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Tom & Jerry: Cat Concerto, Dr. Jekyll and Mr. Mouse, Salt Water Tabby – Again, there’s no doubt that Tom & Jerry aren’t recognized by masses the world over. (Also, one of my picks won an Academy Award and is listed as one of Empire’s 500 Greatest movies of all time, which maybe makes my underrated argument a little specious.) It’s just that they haven’t been afforded as much of the canonical recognition of the Looney Tunes or Disney cartoons by the current age of cinephiles. I don’t feel like these cartoons, even “Cat Concerto,” the aforementioned Oscar winner, have been pored over of late. They really should be, especially the three listed here from 1947, which are part of the peak Hanna Barbera years. Before they became synonymous with the production of cheap, limited animation ubiquitous in the latter half of the 20th century, Hanna Barbera helped to produce some of the most vibrant, dynamic, and kinetic comedy cartoons of all time. Just look at the detail in the non-verbal, evocative slapstick on display in “Salt Water Tabby,” and “Cat Concerto,” or the wild, colorful effects in “Dr. Jekyll and Mr. Mouse.” I don’t know, maybe between my love of the Stooges and Tom & Jerry, the only thing that’s clear is my love for primitive, visceral violence as a benchmark for comedic genius. But, it’s well-crafted violence. More bonus points: Like the Stooges, Tom & Jerry cartoons of the era sometimes feature questionable or “problematic” portrayals, but not so with the three I’ve highlighted.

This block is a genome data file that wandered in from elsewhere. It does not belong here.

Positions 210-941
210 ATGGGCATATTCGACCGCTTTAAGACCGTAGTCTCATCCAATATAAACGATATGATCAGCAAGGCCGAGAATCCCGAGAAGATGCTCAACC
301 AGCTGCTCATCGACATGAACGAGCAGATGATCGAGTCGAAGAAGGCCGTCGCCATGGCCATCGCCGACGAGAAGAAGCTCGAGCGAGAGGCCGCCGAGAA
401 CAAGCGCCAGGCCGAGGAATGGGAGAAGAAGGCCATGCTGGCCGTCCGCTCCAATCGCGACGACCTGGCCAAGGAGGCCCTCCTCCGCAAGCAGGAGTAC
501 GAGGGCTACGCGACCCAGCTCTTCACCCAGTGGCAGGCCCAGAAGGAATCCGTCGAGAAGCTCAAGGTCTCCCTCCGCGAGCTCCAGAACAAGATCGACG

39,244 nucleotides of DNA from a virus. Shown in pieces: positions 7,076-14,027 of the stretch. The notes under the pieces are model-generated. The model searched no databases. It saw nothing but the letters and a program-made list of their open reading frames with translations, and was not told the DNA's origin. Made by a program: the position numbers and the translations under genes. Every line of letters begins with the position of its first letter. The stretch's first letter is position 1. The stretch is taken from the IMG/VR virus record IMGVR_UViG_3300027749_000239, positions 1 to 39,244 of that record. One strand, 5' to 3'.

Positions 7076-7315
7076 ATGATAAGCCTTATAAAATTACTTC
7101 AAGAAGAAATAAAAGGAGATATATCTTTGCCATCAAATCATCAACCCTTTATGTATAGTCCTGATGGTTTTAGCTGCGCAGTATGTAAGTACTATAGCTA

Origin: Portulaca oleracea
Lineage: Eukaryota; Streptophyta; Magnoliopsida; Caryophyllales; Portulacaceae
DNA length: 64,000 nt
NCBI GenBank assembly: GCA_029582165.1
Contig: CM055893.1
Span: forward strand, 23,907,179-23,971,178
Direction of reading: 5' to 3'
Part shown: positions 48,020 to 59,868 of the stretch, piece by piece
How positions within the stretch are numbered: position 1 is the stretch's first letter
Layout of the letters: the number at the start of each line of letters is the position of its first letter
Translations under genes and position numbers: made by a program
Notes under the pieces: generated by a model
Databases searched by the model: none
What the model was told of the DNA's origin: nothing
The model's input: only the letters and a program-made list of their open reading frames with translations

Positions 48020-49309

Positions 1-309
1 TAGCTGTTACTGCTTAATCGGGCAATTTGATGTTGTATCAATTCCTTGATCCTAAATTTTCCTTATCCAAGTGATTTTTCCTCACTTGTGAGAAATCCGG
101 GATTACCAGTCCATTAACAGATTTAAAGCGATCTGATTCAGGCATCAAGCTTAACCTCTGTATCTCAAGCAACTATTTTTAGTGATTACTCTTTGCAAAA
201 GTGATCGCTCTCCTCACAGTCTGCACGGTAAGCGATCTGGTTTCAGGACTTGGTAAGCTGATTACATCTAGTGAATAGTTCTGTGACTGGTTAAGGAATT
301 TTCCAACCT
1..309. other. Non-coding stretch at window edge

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Angel and the Badman – Unless the names Howard Hawks or John Ford are attached, many of John Wayne’s pictures seem to be fading out of the film fanatic’s frame of reference. This quaint, little flick is one that has fallen by the wayside in such a fashion, though I think it features one of Wayne’s best all-around performances. In it, he plays Quirt Evans, an ex-lawman turned gunfighter, who, after suffering a gunshot (off-screen before the film even begins), winds up in the care of a Quaker family. Particularly interested in caring for Quirt (God, I just love that name) is the family’s grown daughter Penny. Always only seeing the hope in all men, Penny disregards whatever concerns one might have about this charming, aggressive rogue, and begins to fall in love while nursing him back to help. Much to even his surprise and consternation, Quirt also begins to truly care for Penny. That’s the set-up for everything to come in the flick. This includes some truly wonderful action sequences directed by Yakima Canutt, a hilarious barroom brawl featuring Wayne and obstinate sidekick Lee Dixon, and some of the smartest dialogue to ever be featured in one of the Duke’s pictures. Writer-director James Edward Grant was a good friend of Wayne’s and I think he nailed what made the actor a star, showcasing his bravura, swagger and vulnerability in equal measure. The rest of the cast is also incredible, including Gail Russell as Penny. She’s an actress whose tragic end has left her as an unfortunate footnote in Hollywood’s sordid history. This is too bad, because she gave some truly wonderful performances in her incredibly short career before dying at the age of 36.